Coffee: Philippine Mountain Coffee Collection
The first thing that caught our eye as we passed by this coffee kiosk were their pan de sal (a locally made bread which translates to bread made of salt) offerings. They had everything my dad liked, from Chinese ham (hok shiu) – which Manuel searched for endlessly in Hong Kong to Hamon de Punda – which I searched for endlessly in Bukidnon.
We decided to take a closer look at the products and saw some interesting coffee blends in very attractive packaging. They had four different kinds of Philippine coffee that you could brew yourself.
They make for perfect gifts this Christmas: for locally-based friends and relatives, balikbayans, and even for foreigners. As the owner Mr. Antonio Sevilla says, drinking coffee is a universal thing.
Standard drip coffee makers
Attractive coffee sampler
Yummy and greaseless Mandarin chestnuts or castañas
Photos by: Manuel Viloria
The packaging, by the way, is vacuum-sealed so for as long as it is unopened, it will last for a long time. Once opened, it won't take too long to consume as they come in 150 gram packages.
There is also a Christmas gift pack which offers a sampler of the different coffee flavors. Mr. Sevilla says that his packaging is quite sturdy that he actually mailed a package to his son in the United States. His son got the package (with the coffee intact of course) – safe and sound.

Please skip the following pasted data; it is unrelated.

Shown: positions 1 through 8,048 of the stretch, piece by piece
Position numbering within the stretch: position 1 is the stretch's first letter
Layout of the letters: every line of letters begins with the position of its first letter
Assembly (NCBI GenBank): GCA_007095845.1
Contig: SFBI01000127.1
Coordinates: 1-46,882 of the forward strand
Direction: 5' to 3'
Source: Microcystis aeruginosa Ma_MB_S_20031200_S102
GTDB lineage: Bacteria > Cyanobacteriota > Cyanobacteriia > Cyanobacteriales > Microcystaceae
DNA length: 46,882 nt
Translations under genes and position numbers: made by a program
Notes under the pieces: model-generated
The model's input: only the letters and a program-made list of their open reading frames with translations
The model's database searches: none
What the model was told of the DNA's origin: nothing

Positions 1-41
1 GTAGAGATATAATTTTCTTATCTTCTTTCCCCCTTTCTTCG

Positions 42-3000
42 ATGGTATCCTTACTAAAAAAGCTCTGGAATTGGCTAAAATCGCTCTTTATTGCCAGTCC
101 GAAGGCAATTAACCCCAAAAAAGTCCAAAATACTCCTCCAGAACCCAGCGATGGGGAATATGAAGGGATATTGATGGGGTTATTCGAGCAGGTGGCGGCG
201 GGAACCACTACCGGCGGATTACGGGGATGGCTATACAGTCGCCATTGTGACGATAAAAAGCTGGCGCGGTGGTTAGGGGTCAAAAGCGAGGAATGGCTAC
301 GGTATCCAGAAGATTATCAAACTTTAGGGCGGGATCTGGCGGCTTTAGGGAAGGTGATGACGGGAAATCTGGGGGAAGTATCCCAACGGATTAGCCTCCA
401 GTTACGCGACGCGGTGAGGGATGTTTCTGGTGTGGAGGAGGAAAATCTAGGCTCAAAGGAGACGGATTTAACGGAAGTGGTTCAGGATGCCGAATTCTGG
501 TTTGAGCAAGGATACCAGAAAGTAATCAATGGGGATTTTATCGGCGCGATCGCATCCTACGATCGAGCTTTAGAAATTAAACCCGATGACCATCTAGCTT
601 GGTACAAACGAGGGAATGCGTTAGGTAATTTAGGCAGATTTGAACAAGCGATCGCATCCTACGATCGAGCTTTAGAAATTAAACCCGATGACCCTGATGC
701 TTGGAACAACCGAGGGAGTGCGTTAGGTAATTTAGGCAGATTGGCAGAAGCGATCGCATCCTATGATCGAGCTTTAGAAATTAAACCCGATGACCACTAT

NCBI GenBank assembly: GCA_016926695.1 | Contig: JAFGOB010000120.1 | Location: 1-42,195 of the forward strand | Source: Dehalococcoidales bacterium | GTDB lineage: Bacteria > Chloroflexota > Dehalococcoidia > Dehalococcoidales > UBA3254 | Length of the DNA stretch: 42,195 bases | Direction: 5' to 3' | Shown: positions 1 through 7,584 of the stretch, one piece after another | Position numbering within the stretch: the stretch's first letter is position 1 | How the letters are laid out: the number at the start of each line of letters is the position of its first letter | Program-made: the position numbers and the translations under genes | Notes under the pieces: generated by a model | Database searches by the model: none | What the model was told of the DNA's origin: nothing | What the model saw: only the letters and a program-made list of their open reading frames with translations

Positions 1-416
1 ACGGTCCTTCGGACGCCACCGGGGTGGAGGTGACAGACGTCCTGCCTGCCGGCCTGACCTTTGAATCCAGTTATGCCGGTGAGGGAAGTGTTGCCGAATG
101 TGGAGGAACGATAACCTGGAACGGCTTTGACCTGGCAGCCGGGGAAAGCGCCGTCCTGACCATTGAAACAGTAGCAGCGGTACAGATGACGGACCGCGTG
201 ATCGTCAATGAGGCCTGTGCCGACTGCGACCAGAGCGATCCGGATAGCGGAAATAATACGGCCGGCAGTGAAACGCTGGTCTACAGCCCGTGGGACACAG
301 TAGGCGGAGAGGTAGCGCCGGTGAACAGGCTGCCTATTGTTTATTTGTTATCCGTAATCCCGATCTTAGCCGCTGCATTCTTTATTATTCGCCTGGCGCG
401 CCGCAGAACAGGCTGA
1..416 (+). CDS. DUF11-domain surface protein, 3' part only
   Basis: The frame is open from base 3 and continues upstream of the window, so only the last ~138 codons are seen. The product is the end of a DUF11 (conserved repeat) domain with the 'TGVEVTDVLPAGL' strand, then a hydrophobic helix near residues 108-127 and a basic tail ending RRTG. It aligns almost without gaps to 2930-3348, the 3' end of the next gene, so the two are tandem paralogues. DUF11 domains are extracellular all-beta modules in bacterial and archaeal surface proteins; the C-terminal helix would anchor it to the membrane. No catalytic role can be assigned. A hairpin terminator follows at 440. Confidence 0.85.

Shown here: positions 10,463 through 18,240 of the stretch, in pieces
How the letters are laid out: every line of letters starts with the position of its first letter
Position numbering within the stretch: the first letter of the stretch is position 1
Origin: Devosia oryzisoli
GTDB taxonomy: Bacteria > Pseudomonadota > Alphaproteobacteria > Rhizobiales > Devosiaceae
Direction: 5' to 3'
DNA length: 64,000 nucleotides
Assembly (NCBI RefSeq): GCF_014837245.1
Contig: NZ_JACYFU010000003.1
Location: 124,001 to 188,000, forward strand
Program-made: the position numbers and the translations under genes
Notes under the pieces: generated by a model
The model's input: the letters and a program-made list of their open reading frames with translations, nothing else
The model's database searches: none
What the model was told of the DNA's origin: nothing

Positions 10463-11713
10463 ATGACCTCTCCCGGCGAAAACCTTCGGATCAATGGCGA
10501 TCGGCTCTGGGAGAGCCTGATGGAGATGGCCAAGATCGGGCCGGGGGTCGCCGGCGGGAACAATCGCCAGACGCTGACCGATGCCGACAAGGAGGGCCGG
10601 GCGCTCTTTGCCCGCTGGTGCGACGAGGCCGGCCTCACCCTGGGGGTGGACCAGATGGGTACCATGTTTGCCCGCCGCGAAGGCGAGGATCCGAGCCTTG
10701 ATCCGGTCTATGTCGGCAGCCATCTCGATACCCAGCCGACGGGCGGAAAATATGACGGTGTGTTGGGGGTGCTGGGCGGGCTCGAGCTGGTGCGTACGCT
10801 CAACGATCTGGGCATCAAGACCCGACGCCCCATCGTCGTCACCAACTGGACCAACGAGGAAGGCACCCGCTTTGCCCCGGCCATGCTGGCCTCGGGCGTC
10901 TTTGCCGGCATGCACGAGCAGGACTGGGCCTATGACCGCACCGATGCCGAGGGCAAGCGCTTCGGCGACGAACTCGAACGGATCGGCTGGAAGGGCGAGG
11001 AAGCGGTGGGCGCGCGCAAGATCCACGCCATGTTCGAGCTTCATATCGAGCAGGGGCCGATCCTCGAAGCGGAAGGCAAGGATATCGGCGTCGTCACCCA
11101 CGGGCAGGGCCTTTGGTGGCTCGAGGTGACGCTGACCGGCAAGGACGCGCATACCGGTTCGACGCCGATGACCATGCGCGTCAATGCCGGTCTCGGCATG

If you order a pan de sal sandwich with coffee, you get a free refill. We tried the Hamon de Punda (very good and tasty!) and the Quesong Puti with Olive Oil, ordered the Malaybalay Blend, and got a cup of Kanlaon as our free refill.
I really do not take coffee so I settled for the Malaybalay Blend which they say is the mildest. Manuel took the Kanlaon Brew which he describes as "smooth and light with pleasant smokey top notes".
We are excited to go back to try out the other goodies like the Pan de Sal with Guava Jam and Cream Cheese, the Chocolate E with carabao's Milk and which is sugar free, and the Grilled Ensaymada, also with Guava Jam and Cream Cheese.
All the products offered in the kiosk are personally prepared by the owner, Mr. Sevilla and are products which he says he enjoys with his family.
Product offerings are reasonably priced. An 8 ounce cup, for example, costs P30 while a 12 ounce cup costs P40.
Aside from coffee and the pan de sals, he also offers Mandarin Chestnuts which are pre-roasted and vacuum-sealed. They are not the least bit greasy, have a nice, light brown color and Mr. Sevilla even showed us how to open the chestnuts properly.
The vacuum-sealed packages can be put in the freezer and once you are ready to eat the chestnuts, you take them out of the freezer and pop them in the toaster oven for about 10-15 minutes. You then have freshly-roasted chestnuts in a jiffy!
Drop by for a visit and check out the kiosk's Traditional Lasang Pasko (Christmas Taste) offerings. These include Queso de Bola, Jamon de China, Castañas, Quesong Puti (White Cheese), Chocolate E (thick chocolate drink), and Ensaymada grilled with Guava Jam and Cream Cheese. We shall be going back with our kids so they can discover the true taste and treasures of a Pinoy Christmas!
When you visit, do try and look for Mr. Tony Sevilla. He is passionate about his coffee and his food offerings and will surely share with you interesting stories about his products and his business – from how he got started; the different types of coffee; why he makes use of the standard equipment (the usual coffee maker) when brewing his coffee (instead of those expensive, specialized Italian made equipment); to how Japanese coffee shops are run and how they brew their coffee.
To contact Mr. Sevilla for orders or inquiries, please call him at 633-2058 to 59.
Happy eating and drinking!
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